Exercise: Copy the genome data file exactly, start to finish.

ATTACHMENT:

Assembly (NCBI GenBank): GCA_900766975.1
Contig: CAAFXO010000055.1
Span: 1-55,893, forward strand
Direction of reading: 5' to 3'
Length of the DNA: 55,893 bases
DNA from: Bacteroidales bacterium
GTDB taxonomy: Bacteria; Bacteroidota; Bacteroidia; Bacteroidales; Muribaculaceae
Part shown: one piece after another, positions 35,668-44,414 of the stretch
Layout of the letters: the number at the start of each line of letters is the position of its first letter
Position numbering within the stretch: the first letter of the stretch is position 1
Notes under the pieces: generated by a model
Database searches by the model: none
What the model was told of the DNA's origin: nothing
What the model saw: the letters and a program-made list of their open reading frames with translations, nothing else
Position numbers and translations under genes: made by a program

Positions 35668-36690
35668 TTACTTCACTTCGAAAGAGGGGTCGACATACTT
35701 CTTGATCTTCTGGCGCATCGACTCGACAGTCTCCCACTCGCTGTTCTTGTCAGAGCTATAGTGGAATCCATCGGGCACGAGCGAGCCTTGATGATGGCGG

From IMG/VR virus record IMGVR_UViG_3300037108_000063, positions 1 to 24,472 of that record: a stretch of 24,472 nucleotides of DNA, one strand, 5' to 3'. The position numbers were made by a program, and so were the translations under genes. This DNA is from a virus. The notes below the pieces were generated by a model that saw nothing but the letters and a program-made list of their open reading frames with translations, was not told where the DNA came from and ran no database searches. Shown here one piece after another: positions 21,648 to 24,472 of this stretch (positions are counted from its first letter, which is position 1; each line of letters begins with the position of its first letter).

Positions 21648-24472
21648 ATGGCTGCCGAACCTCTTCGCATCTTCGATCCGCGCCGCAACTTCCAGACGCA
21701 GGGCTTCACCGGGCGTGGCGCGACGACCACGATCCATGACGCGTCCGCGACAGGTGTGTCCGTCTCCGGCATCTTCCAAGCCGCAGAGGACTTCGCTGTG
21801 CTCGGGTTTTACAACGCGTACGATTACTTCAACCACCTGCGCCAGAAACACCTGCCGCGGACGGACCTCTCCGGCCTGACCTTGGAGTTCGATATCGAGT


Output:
Assembly (NCBI GenBank): GCA_900766975.1
Contig: CAAFXO010000055.1
Span: 1-55,893, forward strand
Direction of reading: 5' to 3'
Length of the DNA: 55,893 bases
DNA from: Bacteroidales bacterium
GTDB taxonomy: Bacteria; Bacteroidota; Bacteroidia; Bacteroidales; Muribaculaceae
Part shown: one piece after another, positions 35,668-44,414 of the stretch
Layout of the letters: the number at the start of each line of letters is the position of its first letter
Position numbering within the stretch: the first letter of the stretch is position 1
Notes under the pieces: generated by a model
Database searches by the model: none
What the model was told of the DNA's origin: nothing
What the model saw: the letters and a program-made list of their open reading frames with translations, nothing else
Position numbers and translations under genes: made by a program

Positions 35668-36690
35668 TTACTTCACTTCGAAAGAGGGGTCGACATACTT
35701 CTTGATCTTCTGGCGCATCGACTCGACAGTCTCCCACTCGCTGTTCTTGTCAGAGCTATAGTGGAATCCATCGGGCACGAGCGAGCCTTGATGATGGCGG

From IMG/VR virus record IMGVR_UViG_3300037108_000063, positions 1 to 24,472 of that record: a stretch of 24,472 nucleotides of DNA, one strand, 5' to 3'. The position numbers were made by a program, and so were the translations under genes. This DNA is from a virus. The notes below the pieces were generated by a model that saw nothing but the letters and a program-made list of their open reading frames with translations, was not told where the DNA came from and ran no database searches. Shown here one piece after another: positions 21,648 to 24,472 of this stretch (positions are counted from its first letter, which is position 1; each line of letters begins with the position of its first letter).

Positions 21648-24472
21648 ATGGCTGCCGAACCTCTTCGCATCTTCGATCCGCGCCGCAACTTCCAGACGCA
21701 GGGCTTCACCGGGCGTGGCGCGACGACCACGATCCATGACGCGTCCGCGACAGGTGTGTCCGTCTCCGGCATCTTCCAAGCCGCAGAGGACTTCGCTGTG
21801 CTCGGGTTTTACAACGCGTACGATTACTTCAACCACCTGCGCCAGAAACACCTGCCGCGGACGGACCTCTCCGGCCTGACCTTGGAGTTCGATATCGAGT